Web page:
Many of them tripped over this question: what exactly is the term “Christian nation” supposed to mean, anyway?
The Puritans set Massachusetts up as a Christian nation, and as such they felt free to banish and execute folks who did not worship Jesus properly. And I’m not just talking about witches—Massachusetts executed PA Quakers who insisted on spreading the wrong brand of Christianity and banished members of their own congregation who failed to express the “correct” doctrine. I assume that people who call for a Christian nation are not demanding that the government start deporting and/or executing all non-Christians.
Does it mean “governed by laws based on Biblical statutes”? Because that’s problematic as well, particularly if we go Old Testament, which involves creeping socialism (Leviticus 19:9-10 instruct us to leave part of our crop “for the poor and stranger”) and strict payroll instructions not to hold onto someone’s wages overnight (Leviticus 19:13), just to name two trouble spots.
It might mean a country that recognizes and incorporates the generally agreed-upon principles of Christianity, which will work real nice right up until you have to agree on what, specifically, those principles are. Individual denominations get torn apart by such disagreements. 150 years ago the Baptists splintered over whether or not the Bible supported slavery; today the Episcopal Church is fracturing itself over the Bible’s view of The Gays.
Maybe it’s supposed to mean “a nation where I can express my beliefs without being contradicted or scolded,” but let’s face it—most Christians can’t even get that in their own churches.
Then we get to intra-denominational squabbles. Would a Christian nation recognize the Pope as an infallible voice of God as Catholics (sometimes) do, or would a Christian nation refer to him as the Great Whore of Babylon as some hard-core Protestants do?
Maybe a Christian Nation is one that is predominated by Christians. If so, the numbers aren’t helpful. Waves of studies show that Christians have the same divorce rate, suicide rate, unmarried pregnancy rate as everyone else. The way most Christians live is, apparently, not particularly different from the way everyone else lives.
Trinity College has released the latest results of its thorough and respected survey about religion in American life. The percentage of self-identified Christians was down to 76% in 2008. The center of Catholicism is now in the Southwest; apparently Arizona’s immigration policy will hit the Catholic Church. The fastest growing “religion” is pagan/wiccan.
If a Christian nation is one where Christians are free from oppression, persecution and the threat of death, we’ve done well. Comfy, cushy Americans don’t always appreciate that--the fact that a cashier didn’t say “Merry Christmas” to you does not make you oppressed.
Historically, a [your religion here] country is one where you never have to stand up for your faith because everyone is already pretending to agree with you. I can’t imagine why any Christians would want that.

Friday, July 16, 2010


(News-Herald, July 15) I’m not a big fan of tolerance. Mind you, intolerance stinks. I am inclined to expect the best of people, and I take a certain pride in Venangoland—I think that there is much to love and appreciate about life here. So I find it jarring and embarrassing to hear about someone yelling out a nasty racial slur in one of our neighborhoods. If you call someone the N word or the F word, you are simply dead wrong.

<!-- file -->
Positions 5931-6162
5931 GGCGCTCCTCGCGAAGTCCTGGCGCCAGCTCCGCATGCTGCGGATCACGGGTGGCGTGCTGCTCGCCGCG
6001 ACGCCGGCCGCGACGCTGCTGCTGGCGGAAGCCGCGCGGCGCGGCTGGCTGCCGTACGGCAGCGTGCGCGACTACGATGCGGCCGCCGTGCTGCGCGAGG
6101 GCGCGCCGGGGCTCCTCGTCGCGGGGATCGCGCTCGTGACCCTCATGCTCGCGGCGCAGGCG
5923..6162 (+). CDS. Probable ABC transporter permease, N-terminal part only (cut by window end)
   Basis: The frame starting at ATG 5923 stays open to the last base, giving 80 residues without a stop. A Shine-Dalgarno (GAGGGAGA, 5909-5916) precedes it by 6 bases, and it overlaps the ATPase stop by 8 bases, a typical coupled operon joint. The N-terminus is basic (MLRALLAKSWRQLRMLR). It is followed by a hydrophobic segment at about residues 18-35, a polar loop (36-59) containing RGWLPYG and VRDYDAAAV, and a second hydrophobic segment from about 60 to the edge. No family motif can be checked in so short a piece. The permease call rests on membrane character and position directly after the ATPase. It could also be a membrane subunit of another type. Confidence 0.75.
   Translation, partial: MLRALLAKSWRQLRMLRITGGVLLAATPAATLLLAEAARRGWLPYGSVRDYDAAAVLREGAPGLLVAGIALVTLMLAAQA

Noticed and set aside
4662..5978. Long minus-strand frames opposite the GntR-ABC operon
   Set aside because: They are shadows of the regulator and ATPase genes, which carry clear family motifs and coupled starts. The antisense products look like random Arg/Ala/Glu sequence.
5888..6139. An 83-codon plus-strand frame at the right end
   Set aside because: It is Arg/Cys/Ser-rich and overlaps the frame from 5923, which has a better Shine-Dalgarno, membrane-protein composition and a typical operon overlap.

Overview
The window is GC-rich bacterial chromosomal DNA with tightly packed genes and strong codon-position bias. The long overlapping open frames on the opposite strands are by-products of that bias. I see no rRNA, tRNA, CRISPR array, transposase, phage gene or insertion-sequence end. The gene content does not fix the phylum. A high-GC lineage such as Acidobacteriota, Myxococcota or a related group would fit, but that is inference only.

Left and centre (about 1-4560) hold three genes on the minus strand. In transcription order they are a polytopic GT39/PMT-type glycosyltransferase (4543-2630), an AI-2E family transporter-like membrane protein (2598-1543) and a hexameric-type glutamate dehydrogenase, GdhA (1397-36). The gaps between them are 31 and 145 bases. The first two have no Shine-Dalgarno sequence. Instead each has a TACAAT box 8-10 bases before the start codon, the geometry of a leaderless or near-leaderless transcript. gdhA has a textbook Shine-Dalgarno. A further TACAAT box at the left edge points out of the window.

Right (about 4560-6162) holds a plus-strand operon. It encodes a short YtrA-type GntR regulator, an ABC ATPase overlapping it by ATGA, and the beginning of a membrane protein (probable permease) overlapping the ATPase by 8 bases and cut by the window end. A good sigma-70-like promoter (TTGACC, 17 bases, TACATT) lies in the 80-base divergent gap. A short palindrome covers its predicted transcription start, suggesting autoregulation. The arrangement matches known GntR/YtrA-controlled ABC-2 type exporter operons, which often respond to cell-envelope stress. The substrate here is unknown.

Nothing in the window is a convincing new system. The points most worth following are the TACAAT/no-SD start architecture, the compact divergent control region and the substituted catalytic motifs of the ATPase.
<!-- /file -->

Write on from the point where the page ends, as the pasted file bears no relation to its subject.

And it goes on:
But tolerance is not much of an improvement. Tolerance too often comes with a pricetag. When people say “I’ll tolerate you” that’s shorthand for “I’ll stop giving you the message that you are wrong and bad if you agree to keep delivering that message to yourself” or “I’ll treat you as if you’re good enough as long as you show me you understand that you aren’t.” People who wouldn’t play by these rules are called, historically, “uppity.”
Unraveling the mechanics of intolerance can be tricky, because so many people handle their relationships with other people backwards.
We like to think that we look at someone, weigh his various qualities, and conclude whether we like and respect him or not. But more often, we jump to that conclusion, and then we weigh his qualities based on that. If we like him, we make excuses for all his supposed faults. If we dislike him, we look for particular qualities we can criticize him for.
So I call Pat, a person I really like, “free-spirited and fun.” But Chris, a person who annoys the heck out of me, is “irresponsible and immature.”
You can see this pattern in action in schools. On their way to call Chris a “four-eyed geek,” kids will walk right past six other kids wearing glasses without saying a word. They aren’t picking on Chris because he wears glasses. They’re picking on him because they don’t like him. “Four-eyed geek” is just the particular tool they’ve picked up to smack him with.
The school can create a special program to make students more sensitive to those who wear glasses. It can make rules against using the term “four-eyed geek.” But at the end of the day, that won’t help Chris. They will just pick out something new to insult him with.
All of us believe, to some degree, that there are some people who deserve to be the victims of intolerance. Even champions of tolerance can be vocal about not tolerating intolerant people. It’s not unusual for us to get lectures about not painting all gay or black folk with the same brush, and to get these lectures from people who talk as if all small-town folks are the same (ignorant redneck hicks).